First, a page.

SELinux is great for assigning roles and denying execution in directories. However, it doesn't sign executables, nor keep a manifest in place.

AppArmor is similar to SELinux.

All of these are quite useful, but what would be an addition which would stop this type of Trojan cold would be something that checks an executable to see if it is on a manifest, checks its signature, then allows/denies/logs access. One can use -noexec flags and ACEs in SELinux for similar effect, but having a feature overlap wouldn't hurt.

Re:How does one detect these things (1)

Anonymous Coward | about 5 months ago | (#47481891)

Too bad TFA doesn't mention this.

SHA256 hashes are provided for all the code analyzed.

Re:How does one detect these things (1)

Barsteward (969998) | about 5 months ago | (#47482823)

one other thing it doesn't mention is "how" they detected the numbers of "affected" systems out there

Infection via PHP web apps (0)

Anonymous Coward | about 5 months ago | (#47481737)

So, the infection happens through insecure PHP code.

I highlight this because I still think the assertion "Linux and opensource in general, can't be attacked by viruses" is still true. The insecure PHP code that this malware benefits from for its infection must not be opensource, otherwise the security hole would be patched, and most people would get their updates on their systems within hours.

Re:Infection via PHP web apps (0)

Anonymous Coward | about 5 months ago | (#47481799)

So, the infection happens through insecure PHP code.

I highlight this because I still think the assertion "Linux and opensource in general, can't be attacked by viruses" is still true.

Yeah, it was never true.

Re:Infection via PHP web apps (0)

Bengie (1121981) | about 5 months ago | (#47481821)

PHP is the poster-child of what popular isn't always good. At least it's brute-forcing passwords instead of a security vuln.

Re: Infection via PHP web apps (0)

Anonymous Coward | about 5 months ago | (#47483703)

So we should use what for websites? ASP? ASPX? Sharepoint? M$ drops support like a bad habit anytime they want to increase revenues/license fees etc. This is not sustainable to rebuild every 3-5 years.

Re:Infection via PHP web apps (3, Interesting)

Opportunist (166417) | about 5 months ago | (#47482235)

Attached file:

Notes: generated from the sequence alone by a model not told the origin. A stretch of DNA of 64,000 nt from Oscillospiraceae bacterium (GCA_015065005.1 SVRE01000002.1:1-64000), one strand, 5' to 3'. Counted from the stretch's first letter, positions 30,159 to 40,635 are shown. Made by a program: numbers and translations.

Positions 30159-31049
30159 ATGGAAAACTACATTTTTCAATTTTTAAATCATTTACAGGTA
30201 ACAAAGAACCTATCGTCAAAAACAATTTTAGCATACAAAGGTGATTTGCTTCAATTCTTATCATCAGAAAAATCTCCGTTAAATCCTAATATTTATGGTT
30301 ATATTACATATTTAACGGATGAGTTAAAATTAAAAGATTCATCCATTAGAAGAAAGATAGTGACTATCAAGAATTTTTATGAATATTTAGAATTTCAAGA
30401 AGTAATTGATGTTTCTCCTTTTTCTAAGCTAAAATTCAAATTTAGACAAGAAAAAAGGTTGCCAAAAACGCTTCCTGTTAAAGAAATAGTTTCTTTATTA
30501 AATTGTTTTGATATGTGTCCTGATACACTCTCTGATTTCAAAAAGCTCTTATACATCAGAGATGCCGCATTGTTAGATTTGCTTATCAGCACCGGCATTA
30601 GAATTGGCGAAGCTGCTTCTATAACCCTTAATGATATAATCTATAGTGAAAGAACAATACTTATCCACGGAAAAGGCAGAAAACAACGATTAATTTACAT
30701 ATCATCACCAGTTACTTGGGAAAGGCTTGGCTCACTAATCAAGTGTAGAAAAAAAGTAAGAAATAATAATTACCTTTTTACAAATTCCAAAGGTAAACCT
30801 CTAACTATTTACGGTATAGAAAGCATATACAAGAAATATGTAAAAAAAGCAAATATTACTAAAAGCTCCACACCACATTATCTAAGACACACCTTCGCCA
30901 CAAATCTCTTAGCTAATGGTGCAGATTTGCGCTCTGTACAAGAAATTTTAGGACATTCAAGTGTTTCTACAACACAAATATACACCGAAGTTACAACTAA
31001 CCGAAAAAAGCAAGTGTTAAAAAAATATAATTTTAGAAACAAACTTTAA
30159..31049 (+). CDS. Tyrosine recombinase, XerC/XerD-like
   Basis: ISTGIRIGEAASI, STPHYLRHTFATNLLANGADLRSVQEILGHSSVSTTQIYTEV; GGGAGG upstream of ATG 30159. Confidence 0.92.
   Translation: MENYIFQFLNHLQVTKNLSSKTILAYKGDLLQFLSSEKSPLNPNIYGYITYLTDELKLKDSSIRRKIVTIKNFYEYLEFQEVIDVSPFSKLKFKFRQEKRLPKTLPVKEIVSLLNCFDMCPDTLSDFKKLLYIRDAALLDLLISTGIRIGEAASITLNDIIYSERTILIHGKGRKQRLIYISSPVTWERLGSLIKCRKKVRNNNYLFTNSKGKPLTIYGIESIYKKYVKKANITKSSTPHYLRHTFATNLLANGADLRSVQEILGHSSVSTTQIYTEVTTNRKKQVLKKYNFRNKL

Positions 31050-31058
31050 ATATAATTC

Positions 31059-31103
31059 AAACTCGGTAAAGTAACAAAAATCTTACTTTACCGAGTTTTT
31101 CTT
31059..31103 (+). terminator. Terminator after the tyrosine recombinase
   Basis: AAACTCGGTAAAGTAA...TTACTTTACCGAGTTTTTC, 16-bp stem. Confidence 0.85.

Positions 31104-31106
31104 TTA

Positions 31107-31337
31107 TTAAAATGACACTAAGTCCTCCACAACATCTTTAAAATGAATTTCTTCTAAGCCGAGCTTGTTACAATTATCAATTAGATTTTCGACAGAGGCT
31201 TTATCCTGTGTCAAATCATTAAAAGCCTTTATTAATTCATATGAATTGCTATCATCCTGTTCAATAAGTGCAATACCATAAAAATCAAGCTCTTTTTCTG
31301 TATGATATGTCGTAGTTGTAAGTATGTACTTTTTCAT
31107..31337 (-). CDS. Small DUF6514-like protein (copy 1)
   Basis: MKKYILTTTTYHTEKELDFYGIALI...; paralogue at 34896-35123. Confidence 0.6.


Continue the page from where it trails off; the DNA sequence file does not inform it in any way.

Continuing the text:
Hey, if you want to nitpick, I can reassure you that nearly no infections in the past years on Windows machines were due to a faulty kernel. It was some GDI problem, or a driver issue, something about Internet Explorer or Silverlight... and for a while the big thing was attacking systems by abusing bugs in common third party products like Flash or Acrobat Reader.

By your definition, I dare say that Windows ain't much easier to hijack than Linux.

The sad point is that both systems are not really airtight. Maybe waterproof by now, but I wouldn't use either on my space suit, so to speak. I even have to say that the biggest blunder recently has been in a piece of OSS, I bet heartbleed needs no explanation.

Sadly, the main reason why Windows gets all the attention from malware is plain and simple profit. It's more profitable to target Windows machines. Not only are Windows machines far more numerous than Linux boxes, the average Windows box also has the inferior "admin" with less information about security who is more likely to fall for the Dancing Pigs [wikipedia.org] . That's the main reason for malware being more of a Windows phenomenon than one on Linux.

Profit.

The current big thing is holding your stuff for ransom. I.e. going through your files, encrypting them with a 4096 bit key and wanting money from you in exchange for the private key belonging to it (something, btw, that needs no elevated privileges at all, i.e. would work like a charm in Linux, too, provided you can execute a program from user file space, which you easily can in the average home user Windows because you need at least Windows Professional to set Local file permissions... Well, security costs extra with MS...).

How many Linux users would pay? And how many would show the extortionist a digital four with their fingers and restore the recent backup (because, unlike most Windows users, they have one)?

Re:Infection via PHP web apps (1)

Barsteward (969998) | about 5 months ago | (#47482735)

" Not only are Windows machines far more numerous than Linux boxes" - while this is true, if the hackers could do the same to the linux servers that they can easily do to windows desktops, they'd probably get more money because they could hold a vast section of the internet to hostage, e.g. if they hacked Google/Facebook/Amazon etc servers rather than some individual windows desktops. Windows machines are just easy pickings

Re:Infection via PHP web apps (0)

Anonymous Coward | about 5 months ago | (#47483515)

Disingenious much?

Comparing third party scripts running in a third part interpreter to integral parts of OS shipped by OS maker. Quite a litte "nitpick".